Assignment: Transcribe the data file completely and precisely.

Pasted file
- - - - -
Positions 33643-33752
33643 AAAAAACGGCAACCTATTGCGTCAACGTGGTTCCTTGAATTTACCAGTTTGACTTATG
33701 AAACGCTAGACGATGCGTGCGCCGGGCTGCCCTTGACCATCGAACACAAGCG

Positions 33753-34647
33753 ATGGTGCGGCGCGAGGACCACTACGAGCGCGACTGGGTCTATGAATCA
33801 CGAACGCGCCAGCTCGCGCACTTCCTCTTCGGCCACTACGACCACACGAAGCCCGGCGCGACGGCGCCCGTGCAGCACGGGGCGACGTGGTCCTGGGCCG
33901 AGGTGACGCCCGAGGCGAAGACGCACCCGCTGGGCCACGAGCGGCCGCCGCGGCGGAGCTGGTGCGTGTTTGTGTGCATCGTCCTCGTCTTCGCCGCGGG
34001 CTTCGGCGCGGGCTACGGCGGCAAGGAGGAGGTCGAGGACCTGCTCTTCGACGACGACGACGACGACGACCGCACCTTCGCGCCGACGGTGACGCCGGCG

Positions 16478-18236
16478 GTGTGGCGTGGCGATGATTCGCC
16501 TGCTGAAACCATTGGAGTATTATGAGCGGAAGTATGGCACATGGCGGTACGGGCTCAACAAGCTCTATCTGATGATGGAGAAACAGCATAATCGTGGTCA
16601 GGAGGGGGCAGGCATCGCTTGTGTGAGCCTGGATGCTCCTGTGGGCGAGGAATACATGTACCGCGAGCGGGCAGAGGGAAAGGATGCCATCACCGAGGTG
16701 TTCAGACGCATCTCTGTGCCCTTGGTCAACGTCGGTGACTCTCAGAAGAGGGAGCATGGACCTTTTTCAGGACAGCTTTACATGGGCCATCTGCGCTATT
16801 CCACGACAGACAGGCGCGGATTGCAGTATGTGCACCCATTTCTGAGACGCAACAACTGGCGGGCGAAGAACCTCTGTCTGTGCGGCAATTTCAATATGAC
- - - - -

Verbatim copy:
Positions 33643-33752
33643 AAAAAACGGCAACCTATTGCGTCAACGTGGTTCCTTGAATTTACCAGTTTGACTTATG
33701 AAACGCTAGACGATGCGTGCGCCGGGCTGCCCTTGACCATCGAACACAAGCG

Positions 33753-34647
33753 ATGGTGCGGCGCGAGGACCACTACGAGCGCGACTGGGTCTATGAATCA
33801 CGAACGCGCCAGCTCGCGCACTTCCTCTTCGGCCACTACGACCACACGAAGCCCGGCGCGACGGCGCCCGTGCAGCACGGGGCGACGTGGTCCTGGGCCG
33901 AGGTGACGCCCGAGGCGAAGACGCACCCGCTGGGCCACGAGCGGCCGCCGCGGCGGAGCTGGTGCGTGTTTGTGTGCATCGTCCTCGTCTTCGCCGCGGG
34001 CTTCGGCGCGGGCTACGGCGGCAAGGAGGAGGTCGAGGACCTGCTCTTCGACGACGACGACGACGACGACCGCACCTTCGCGCCGACGGTGACGCCGGCG

Positions 16478-18236
16478 GTGTGGCGTGGCGATGATTCGCC
16501 TGCTGAAACCATTGGAGTATTATGAGCGGAAGTATGGCACATGGCGGTACGGGCTCAACAAGCTCTATCTGATGATGGAGAAACAGCATAATCGTGGTCA
16601 GGAGGGGGCAGGCATCGCTTGTGTGAGCCTGGATGCTCCTGTGGGCGAGGAATACATGTACCGCGAGCGGGCAGAGGGAAAGGATGCCATCACCGAGGTG
16701 TTCAGACGCATCTCTGTGCCCTTGGTCAACGTCGGTGACTCTCAGAAGAGGGAGCATGGACCTTTTTCAGGACAGCTTTACATGGGCCATCTGCGCTATT
16801 CCACGACAGACAGGCGCGGATTGCAGTATGTGCACCCATTTCTGAGACGCAACAACTGGCGGGCGAAGAACCTCTGTCTGTGCGGCAATTTCAATATGAC